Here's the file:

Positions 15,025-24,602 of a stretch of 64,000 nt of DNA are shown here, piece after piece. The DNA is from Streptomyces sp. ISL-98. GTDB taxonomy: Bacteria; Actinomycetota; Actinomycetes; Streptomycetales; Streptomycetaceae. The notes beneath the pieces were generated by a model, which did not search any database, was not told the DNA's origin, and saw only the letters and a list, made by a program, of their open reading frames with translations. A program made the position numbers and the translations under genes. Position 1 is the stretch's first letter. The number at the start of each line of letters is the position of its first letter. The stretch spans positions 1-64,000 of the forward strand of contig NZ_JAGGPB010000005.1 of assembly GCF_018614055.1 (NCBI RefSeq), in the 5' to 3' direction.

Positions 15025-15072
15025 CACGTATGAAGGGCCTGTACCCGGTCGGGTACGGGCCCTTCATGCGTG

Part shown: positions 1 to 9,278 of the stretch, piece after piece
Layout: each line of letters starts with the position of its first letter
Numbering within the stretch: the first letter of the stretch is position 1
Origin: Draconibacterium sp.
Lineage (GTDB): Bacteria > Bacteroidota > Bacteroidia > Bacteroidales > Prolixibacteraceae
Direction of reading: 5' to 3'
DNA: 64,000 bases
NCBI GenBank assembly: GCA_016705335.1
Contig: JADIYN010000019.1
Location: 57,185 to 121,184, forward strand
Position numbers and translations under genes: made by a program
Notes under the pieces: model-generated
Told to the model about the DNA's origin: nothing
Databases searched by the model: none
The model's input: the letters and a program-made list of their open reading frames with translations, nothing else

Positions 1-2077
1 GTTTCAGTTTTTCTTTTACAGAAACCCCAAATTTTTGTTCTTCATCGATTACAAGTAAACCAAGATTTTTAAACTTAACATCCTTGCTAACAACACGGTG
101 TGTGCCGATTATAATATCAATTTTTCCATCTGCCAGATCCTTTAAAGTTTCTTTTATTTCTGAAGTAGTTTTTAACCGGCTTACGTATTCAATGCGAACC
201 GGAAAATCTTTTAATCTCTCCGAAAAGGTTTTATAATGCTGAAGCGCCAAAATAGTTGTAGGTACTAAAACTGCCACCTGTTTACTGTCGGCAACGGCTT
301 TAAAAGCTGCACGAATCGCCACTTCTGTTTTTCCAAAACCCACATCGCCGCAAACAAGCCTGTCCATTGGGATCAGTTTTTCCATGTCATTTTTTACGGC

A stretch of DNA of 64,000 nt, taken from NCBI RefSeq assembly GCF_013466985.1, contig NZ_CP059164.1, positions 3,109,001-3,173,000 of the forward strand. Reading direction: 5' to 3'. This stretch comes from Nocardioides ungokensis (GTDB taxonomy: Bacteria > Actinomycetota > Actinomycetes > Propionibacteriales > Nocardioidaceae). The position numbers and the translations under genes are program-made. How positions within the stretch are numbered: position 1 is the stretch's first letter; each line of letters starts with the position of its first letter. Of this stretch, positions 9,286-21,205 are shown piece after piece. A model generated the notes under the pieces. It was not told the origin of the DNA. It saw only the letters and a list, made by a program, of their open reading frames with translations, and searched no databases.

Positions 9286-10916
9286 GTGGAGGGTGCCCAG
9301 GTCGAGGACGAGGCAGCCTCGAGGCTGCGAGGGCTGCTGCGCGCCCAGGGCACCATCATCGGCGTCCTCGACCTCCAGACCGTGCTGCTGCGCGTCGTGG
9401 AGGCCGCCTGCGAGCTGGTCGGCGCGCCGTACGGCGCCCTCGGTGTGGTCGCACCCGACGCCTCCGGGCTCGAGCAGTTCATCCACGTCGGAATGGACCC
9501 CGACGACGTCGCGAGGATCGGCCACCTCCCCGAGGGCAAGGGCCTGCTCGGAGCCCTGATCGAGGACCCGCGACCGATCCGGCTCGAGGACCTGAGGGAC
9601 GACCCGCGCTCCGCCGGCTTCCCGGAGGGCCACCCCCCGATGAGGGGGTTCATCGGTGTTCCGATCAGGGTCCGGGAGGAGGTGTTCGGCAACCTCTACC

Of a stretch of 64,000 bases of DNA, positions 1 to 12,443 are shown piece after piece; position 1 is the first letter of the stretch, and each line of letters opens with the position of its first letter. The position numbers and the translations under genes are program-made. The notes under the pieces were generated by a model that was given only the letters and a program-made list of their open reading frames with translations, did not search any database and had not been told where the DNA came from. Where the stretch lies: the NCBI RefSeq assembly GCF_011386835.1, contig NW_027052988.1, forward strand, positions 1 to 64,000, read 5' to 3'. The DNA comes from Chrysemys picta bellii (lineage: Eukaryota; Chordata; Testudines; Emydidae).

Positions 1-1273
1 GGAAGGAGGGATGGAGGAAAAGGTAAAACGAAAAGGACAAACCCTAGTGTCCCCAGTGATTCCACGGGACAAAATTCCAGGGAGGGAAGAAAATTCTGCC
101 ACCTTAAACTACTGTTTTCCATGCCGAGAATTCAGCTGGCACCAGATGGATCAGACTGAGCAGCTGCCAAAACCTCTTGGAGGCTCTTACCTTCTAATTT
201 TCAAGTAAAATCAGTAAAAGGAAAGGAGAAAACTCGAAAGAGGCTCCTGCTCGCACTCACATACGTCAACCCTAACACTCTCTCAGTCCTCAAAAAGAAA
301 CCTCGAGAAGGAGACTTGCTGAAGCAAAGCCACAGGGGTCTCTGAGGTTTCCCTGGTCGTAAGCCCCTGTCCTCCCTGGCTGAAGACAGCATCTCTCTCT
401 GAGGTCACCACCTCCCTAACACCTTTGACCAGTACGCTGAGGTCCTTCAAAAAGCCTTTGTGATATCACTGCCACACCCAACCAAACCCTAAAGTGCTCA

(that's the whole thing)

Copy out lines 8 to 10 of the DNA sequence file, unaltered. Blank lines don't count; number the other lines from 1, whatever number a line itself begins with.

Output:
Lineage (GTDB): Bacteria > Bacteroidota > Bacteroidia > Bacteroidales > Prolixibacteraceae
Direction of reading: 5' to 3'
DNA: 64,000 bases